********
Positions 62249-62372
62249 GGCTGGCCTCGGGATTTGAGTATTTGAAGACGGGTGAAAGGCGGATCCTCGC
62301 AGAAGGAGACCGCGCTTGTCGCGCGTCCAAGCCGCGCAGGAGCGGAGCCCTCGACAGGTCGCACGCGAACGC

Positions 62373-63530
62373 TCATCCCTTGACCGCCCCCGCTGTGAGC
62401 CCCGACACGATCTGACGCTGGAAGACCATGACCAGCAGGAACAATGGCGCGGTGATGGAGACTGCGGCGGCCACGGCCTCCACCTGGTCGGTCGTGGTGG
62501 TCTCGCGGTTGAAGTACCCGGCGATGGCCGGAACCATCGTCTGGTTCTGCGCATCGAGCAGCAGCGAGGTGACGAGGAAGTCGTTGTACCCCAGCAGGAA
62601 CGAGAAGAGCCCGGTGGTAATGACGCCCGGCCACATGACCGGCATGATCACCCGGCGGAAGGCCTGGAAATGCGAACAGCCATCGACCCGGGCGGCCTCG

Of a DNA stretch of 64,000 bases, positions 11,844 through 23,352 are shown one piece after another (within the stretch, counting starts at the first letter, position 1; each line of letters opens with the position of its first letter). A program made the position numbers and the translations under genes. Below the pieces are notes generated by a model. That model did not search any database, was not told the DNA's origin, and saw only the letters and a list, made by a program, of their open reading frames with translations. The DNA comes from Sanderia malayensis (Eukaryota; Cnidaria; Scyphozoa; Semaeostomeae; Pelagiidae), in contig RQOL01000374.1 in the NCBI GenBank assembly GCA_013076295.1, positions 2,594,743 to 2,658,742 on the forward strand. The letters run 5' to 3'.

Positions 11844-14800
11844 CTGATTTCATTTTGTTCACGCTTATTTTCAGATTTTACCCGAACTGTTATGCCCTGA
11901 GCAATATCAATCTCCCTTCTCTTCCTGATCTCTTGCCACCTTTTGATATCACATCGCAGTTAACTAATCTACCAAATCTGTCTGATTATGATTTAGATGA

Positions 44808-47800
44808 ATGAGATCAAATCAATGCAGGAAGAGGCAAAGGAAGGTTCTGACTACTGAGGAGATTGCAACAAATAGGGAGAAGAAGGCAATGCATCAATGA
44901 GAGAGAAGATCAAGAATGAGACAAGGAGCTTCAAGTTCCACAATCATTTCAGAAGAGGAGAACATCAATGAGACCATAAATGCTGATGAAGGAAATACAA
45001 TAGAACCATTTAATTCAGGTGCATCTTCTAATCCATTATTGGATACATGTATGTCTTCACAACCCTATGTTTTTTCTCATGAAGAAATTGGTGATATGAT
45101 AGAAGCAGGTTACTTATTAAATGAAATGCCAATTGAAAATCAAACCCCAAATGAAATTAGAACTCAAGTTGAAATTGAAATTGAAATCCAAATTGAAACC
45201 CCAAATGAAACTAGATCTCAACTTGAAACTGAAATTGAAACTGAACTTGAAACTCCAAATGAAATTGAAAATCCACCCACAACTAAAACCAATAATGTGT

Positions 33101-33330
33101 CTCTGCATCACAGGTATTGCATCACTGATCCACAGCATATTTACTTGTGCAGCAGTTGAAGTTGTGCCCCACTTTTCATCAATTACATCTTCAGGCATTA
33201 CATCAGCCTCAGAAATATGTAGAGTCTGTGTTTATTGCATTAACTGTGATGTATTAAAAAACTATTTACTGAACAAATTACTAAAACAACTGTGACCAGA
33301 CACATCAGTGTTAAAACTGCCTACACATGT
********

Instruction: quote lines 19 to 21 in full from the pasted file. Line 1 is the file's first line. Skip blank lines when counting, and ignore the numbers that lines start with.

Positions 33101-33330
33101 CTCTGCATCACAGGTATTGCATCACTGATCCACAGCATATTTACTTGTGCAGCAGTTGAAGTTGTGCCCCACTTTTCATCAATTACATCTTCAGGCATTA
33201 CATCAGCCTCAGAAATATGTAGAGTCTGTGTTTATTGCATTAACTGTGATGTATTAAAAAACTATTTACTGAACAAATTACTAAAACAACTGTGACCAGA